VOGONS


First post, by Kahenraz

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While examining my Roland Sound Canvas SC-55mkII while investigating a broken MIDI socket I spotted what appeared to be some minor corrosion around the DC filter capacitor. I might have ignored it completely had I not seen an episode of Adrian's Digital Basement where he discovered an adhesive that turned corrosive and destroyed part of a PCB he was repairing.

Unlike other adhesives I've seen used to secure large capacitors which remain somewhat pliable, this one had hardened and begun to crack. I don't know if this is a result of the chemical composition or its exposure to high temperatures near the VRM circuitry but it can be identified as an opaque dark brown that is consistent in color throughout.

After removing the capacitor and scraping away the adhesive, I found that the area underneath had become discolored with bits of corrosion just barely visible. While the board still looked serviceable on its face, whatever reaction had taken place had penetrated the lamented surface and begun to dissolve the copper ground plane underneath as well as some nearby traces.

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Last edited by Kahenraz on 2022-01-19, 05:39. Edited 1 time in total.

Reply 1 of 29, by Kahenraz

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The surface had corroded to such an extent that applying only a minor pressure with the dull tip of a probe would cause it to crumble. To prevent any further decomposition, I scraped away as much of the surface as I could, revealing large gaps where copper had simply disappeared.

While cleaning the area, I could feel my probe fall through the surface where a nearby trace should have been and glide along its path like an empty trench.

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Last edited by Kahenraz on 2022-01-19, 04:48. Edited 5 times in total.

Reply 2 of 29, by Kahenraz

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I bridged the broken trace using a resistor lead and applied a bodge wire to the trace next to it whose via had been destroyed. I also applied a bit of solder to the exposed copper to provide some minor defense against oxidation before covering the whole surface with a protective layer of Kapton.

I didn't have an exact match for this capacitor and it tested fine in my tester so I cleaned it off and soldered it back into place.

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Last edited by Kahenraz on 2022-01-19, 05:49. Edited 2 times in total.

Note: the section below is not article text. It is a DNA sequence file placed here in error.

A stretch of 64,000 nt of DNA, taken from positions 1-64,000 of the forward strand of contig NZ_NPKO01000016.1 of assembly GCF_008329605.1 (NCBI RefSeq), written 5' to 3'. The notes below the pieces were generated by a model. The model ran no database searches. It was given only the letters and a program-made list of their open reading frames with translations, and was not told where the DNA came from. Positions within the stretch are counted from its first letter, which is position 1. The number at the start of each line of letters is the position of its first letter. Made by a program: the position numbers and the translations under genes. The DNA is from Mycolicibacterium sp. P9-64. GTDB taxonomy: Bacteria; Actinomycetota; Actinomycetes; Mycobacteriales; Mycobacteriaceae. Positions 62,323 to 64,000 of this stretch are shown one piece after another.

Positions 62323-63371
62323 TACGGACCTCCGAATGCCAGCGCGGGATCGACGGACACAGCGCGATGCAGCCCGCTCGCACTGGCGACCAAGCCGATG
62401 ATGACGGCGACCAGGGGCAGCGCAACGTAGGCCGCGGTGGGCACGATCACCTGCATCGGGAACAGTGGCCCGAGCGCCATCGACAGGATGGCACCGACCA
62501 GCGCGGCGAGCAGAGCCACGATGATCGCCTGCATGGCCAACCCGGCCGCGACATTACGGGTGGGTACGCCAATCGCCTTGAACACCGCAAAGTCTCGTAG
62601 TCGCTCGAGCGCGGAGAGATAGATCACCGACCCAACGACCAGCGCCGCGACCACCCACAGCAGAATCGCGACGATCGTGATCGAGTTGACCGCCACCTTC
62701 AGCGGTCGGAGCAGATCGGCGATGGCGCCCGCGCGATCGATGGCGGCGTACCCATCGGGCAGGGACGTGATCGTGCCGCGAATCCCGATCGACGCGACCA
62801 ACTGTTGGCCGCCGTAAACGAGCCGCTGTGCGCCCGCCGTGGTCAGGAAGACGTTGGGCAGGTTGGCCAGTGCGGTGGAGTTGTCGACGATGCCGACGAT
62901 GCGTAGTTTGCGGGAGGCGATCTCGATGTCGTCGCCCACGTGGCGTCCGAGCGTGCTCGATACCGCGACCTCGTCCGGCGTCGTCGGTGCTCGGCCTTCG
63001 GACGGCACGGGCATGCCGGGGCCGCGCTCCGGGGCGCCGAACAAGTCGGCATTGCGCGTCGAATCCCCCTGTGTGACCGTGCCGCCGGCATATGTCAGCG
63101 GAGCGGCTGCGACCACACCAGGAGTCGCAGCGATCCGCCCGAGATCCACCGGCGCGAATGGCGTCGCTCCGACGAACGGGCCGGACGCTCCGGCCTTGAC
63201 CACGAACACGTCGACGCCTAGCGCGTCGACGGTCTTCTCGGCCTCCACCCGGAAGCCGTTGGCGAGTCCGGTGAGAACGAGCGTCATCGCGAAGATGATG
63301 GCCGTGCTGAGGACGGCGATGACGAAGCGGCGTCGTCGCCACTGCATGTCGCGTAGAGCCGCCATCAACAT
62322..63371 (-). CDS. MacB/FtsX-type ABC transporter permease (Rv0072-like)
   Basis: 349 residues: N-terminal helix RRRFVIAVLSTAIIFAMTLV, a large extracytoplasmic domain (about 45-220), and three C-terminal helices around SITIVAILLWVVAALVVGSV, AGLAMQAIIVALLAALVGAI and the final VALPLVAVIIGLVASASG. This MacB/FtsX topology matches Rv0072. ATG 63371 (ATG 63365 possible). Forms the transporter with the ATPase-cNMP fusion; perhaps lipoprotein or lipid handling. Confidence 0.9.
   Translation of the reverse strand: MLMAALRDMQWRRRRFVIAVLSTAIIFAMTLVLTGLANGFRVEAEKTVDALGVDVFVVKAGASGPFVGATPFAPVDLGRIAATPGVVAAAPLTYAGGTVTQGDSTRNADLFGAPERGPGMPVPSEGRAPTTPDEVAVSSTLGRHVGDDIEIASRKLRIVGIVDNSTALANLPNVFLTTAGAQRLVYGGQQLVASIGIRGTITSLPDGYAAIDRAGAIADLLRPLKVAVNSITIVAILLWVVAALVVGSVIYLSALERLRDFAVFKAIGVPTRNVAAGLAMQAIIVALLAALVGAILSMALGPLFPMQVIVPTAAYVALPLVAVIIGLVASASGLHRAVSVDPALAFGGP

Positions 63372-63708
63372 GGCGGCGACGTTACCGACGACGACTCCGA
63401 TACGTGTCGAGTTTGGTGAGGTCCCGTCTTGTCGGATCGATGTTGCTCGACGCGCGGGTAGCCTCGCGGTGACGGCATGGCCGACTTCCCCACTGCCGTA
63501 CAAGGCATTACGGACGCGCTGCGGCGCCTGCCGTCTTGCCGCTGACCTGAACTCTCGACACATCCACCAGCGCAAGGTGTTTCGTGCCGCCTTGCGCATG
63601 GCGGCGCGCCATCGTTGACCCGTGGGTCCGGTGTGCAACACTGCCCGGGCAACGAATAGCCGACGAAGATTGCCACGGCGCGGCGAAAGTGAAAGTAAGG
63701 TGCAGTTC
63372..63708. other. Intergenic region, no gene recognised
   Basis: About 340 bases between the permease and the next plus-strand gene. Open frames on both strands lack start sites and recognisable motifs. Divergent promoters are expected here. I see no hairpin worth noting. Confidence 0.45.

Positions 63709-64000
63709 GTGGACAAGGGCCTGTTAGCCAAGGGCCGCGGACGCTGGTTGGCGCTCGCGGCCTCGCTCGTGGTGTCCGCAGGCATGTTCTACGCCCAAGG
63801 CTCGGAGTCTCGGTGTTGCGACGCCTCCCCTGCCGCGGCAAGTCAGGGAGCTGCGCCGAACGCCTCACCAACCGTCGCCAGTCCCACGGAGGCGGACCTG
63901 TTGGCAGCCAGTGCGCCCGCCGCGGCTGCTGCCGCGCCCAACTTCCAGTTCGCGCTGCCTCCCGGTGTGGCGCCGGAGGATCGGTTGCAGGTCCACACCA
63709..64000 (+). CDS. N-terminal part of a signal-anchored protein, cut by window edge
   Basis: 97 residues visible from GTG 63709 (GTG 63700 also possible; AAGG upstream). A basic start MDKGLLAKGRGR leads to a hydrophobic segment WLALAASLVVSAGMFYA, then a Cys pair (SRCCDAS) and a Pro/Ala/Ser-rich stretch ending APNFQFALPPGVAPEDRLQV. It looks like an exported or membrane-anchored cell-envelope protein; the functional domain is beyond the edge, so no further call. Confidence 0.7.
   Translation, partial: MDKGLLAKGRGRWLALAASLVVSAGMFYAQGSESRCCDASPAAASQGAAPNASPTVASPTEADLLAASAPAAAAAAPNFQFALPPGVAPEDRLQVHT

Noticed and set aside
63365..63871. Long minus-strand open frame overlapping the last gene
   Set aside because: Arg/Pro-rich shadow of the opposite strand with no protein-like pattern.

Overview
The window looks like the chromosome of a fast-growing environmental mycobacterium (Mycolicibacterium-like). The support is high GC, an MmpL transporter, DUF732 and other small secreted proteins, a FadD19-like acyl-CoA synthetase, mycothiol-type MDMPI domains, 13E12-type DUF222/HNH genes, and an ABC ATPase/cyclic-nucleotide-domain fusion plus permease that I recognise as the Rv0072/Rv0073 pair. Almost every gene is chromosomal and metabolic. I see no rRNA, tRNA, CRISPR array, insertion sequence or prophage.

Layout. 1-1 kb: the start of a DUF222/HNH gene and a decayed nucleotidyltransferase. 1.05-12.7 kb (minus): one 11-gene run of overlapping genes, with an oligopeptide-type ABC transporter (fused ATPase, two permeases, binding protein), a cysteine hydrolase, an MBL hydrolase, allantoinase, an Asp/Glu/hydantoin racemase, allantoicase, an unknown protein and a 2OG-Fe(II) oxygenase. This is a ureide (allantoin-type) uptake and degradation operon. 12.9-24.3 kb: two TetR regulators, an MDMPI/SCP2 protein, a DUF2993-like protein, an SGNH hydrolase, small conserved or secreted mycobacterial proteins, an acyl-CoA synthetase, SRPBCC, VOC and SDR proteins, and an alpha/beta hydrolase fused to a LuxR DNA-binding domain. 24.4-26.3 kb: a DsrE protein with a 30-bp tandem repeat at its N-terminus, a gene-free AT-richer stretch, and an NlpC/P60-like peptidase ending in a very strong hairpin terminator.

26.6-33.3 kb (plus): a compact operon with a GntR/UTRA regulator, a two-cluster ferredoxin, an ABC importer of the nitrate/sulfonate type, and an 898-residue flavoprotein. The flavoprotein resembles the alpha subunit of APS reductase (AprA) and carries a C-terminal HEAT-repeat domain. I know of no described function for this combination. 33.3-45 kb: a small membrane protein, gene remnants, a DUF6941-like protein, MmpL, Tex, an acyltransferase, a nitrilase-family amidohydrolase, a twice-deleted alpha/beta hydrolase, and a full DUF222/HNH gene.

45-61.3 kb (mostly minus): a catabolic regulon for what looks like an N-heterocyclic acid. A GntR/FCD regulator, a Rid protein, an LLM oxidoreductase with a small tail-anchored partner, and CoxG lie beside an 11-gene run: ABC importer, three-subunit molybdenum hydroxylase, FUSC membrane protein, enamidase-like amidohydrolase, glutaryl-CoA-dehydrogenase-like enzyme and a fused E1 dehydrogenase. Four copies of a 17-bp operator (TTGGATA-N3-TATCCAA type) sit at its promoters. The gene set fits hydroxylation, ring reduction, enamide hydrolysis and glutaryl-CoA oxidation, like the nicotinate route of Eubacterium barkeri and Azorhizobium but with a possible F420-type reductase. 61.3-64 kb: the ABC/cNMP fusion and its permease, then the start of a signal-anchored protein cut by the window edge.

Reply 3 of 29, by Kahenraz

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I noticed that there was a similar brown adhesive used to secure the bodge wires found on my mainboard. I decided to scrape all of these away on the off change that it was the same material but I think it was actually something different. Only one place appeared to have some very slight corrosion around a via and scraping away the mask beneath the entire surface of contact did not reveal any corrosion.

I suspect that when the PCB was passed on for rework it was performed at a station with a different bottle of adhesive that was not as corrosive or was something else entirely. The only similarity is that it was a shade of brown, however it was clearly translucent and not opaque like the kind used to secure the capacitor.

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Reply 4 of 29, by Kahenraz

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As an addendum to my previous observation, the bodge wire with adhesive which did had some corrosion was in fact opaque. The amount of corrosion was very minor so it's possible that heat plays some role in the volatility of its decomposition.

Notice how there is only as very minor corrosion at the via and the copper beneath the solder mask is intact.

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Last edited by Kahenraz on 2022-01-19, 05:10. Edited 1 time in total.

Reply 5 of 29, by Kahenraz

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Despite the damage caused by the brown plague I found in my device, it was luckily isolated to a very small part of the board that was mostly ground plane with only two small traces being damaged. If this had been a multi-layer board then the damage might have otherwise been severe but this repair was thankfully very straightforward.

My Roland Sound Canvas SC-55mkII has been rescued just in time but I would encourage anyone with any Roland Sound Canvas to inspect their synthesizers to see if they have signs of the same caustic adhesive.

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Reply 6 of 29, by Kahenraz

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One further addendum. I inspected all of my synthesizers which include the following:

Roland MT-32 (old)
Roland CM-32L
Roland SC-55 (V1.21)
Roland SC-55mkII (V1.00)
Roland SC-88VL (V1.04)
Roland SC-7
Roland SC-55ST